December 17, 2013

Second winter storm this week expected in Waterville, Augusta areas tonight

Between six and eight inches of snow are predicted to fall in central Maine overnight Tuesday following the near foot most areas got Sunday.

By Rachel Ohm
Staff Writer

Preparations were underway for another winter storm on Tuesday afternoon while much of the area was still recovering from heavy snowfall and below freezing temperatures earlier in the week.

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ICY COLD: A Skowhegan Highway Department snowblower clears snow from the ice-covered walking bridge on Tuesday. Freezing spray from the Kennebec River covered nearby tree limbs with ice.

Staff photo by David Leaming

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COLD RUSH: Warm breath turned to cold vapor as Laurie Laliberte and delivery driver Peter Schultz waited outside to receive packages from a United Parcel Service truck on a frigid day in Waterville on Tuesday.

Staff photo by David Leaming

Additional Photos Below

Overnight and record low temperatures

Augusta overnight low temperature: -7

Augusta record low for Dec. 17: -12, set in 1951

Farmington overnight low temperature: -19

Farmington record low for Dec. 17: -26, set in 1951

Waterville overnight low temperature: -11

Waterville record low for Dec. 17: -23, set in 1951

source: National Weather Service.

The Augusta and Waterville area is expected to get between six and eight inches of snow by late Wednesday morning, according to meteorologist Tom Hawley at the National Weather Service in Gray.

On Sunday, the first significant snowfall of the season dumped 9.5 inches in Augusta, 11.1 in Farmington and 6.6 in Waterville, said Hawley.

Temperatures Tuesday morning rivaled record lows for the area, driving many people indoors, causing car troubles and cutting off power to several hundred customers in Somerset County. In Augusta, the temperature dropped to 7 below zero at 6:53 a.m. and Waterville was at 11 below between 6:15 and 7:30 Tuesday, according to the NWS weather observation site. The overnight temperature in Farmington reached 19 below zero, said Hawley.

In Embden, a power line that froze in the cold weather cut off electricity to about 815 customers of Central Maine Power on Tuesday morning, said spokeswoman Gail Rice. On extremely cold days the wires contract, which can cause them to snap, she said. The outage happened around 8:30 a.m. and power was restored in about half an hour, said Rice.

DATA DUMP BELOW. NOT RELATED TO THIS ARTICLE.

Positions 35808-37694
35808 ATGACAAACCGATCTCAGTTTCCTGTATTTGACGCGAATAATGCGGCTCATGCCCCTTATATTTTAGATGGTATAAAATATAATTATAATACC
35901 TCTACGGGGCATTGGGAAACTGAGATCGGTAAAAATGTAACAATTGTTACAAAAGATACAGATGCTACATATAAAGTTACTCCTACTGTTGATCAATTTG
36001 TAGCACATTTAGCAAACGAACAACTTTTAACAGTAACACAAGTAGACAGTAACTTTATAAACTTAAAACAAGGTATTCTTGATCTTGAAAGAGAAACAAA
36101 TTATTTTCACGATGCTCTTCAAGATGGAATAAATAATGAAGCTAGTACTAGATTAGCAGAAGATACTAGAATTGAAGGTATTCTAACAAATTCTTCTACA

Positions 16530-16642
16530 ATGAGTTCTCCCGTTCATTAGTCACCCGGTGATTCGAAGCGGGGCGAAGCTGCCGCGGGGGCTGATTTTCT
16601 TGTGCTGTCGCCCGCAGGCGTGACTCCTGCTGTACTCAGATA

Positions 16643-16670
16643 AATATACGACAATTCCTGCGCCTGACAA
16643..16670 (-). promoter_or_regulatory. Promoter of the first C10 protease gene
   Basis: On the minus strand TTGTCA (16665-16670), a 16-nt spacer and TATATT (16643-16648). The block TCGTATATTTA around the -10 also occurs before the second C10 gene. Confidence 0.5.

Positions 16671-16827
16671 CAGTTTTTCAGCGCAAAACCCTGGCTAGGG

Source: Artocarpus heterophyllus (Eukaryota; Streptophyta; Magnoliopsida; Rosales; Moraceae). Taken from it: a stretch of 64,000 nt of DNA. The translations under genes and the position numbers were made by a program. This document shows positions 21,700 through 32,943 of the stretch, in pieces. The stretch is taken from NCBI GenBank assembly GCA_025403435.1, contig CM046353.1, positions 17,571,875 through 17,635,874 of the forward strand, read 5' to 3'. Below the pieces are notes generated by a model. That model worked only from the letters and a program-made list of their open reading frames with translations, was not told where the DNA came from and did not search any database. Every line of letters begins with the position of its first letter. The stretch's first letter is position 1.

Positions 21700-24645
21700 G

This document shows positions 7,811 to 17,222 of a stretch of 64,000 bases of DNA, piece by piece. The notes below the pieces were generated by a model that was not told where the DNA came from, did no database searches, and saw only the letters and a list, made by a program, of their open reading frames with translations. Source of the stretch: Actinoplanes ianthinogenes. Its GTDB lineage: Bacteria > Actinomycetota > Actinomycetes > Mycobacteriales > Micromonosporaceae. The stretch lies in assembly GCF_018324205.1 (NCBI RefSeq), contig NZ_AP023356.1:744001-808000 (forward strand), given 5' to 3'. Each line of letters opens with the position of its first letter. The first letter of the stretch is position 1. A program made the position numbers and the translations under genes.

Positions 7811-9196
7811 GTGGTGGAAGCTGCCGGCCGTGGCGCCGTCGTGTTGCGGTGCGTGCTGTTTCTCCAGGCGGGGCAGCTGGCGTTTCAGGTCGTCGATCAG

At Trinity Church Men’s Homeless Shelter in Skowhegan, staff worker Tracey Steward said the 24-hour shelter was nearly full, with 70 men from around the area as well as out-of-state staying there Tuesday night.

“It’s not the worst place you could be,” said Mike Walker, who is staying at the shelter, just before lunch on Tuesday. “I think the cold weather definitely contributes to it. People don’t want to be out in the cold, and here you have a bed to sleep in and two square meals a day.”

Crews from travel agency AAA, which provides roadside assistance, were also stretched thin to deal with an unusually high number of calls for assistance.

Patrick Moody, spokesman for AAA Northern New England, which includes Maine, New Hampshire and Vermont, said the three states average between 1,500 and 2,000 calls on a normal winter day. On Monday, AAA Northern New England provided service to nearly 4,500 vehicles and Moody said he expected that number to be eclipsed by day’s end Tuesday.

“We’ve been taking 200 calls every half hour,” he said. “Everyone has been pulled in. I’m dispatching right now.”

Moody said AAA hires seasonal staff every winter anyway and most are working this week. The travel agency works with a network of contractors to provide assistance.

“Our contractors are all doing the same thing. Staffing up, making sure their equipment is ready to go,” he said.

On Monday, there were many calls from people whose vehicles were stuck in the remnants of the weekend snowstorm. Most of the calls on Tuesday were what Moody called “cold related” calls, typically jump starts for dead car batteries.

“Batteries last on average about 3-5 years, so if you haven’t had it checked, it’s a good idea,” he said. “Also, people should reduce the amount of load on the battery. So if you can unplug that car charger, you should probably do it.”

Moody also said motorists should keep an eye on their tires to ensure they are properly inflated and have enough tread.

The Skowhegan library has also been busier than normal, said library director Dale Jandreau. He said the cold weather can mean that the library, a public building where the heat is always turned on during daytime hours, is very busy or not busy at all.

(Continued on page 2)

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Additional Photos

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TOO COLD: Below zero temperatures in Skowhegan prevented Job Fitzgerald from starting his car Tuesday, even with the help of a jump start. After repeated attempts Fitzgerald went back inside his warm house.

Staff photo by David Leaming


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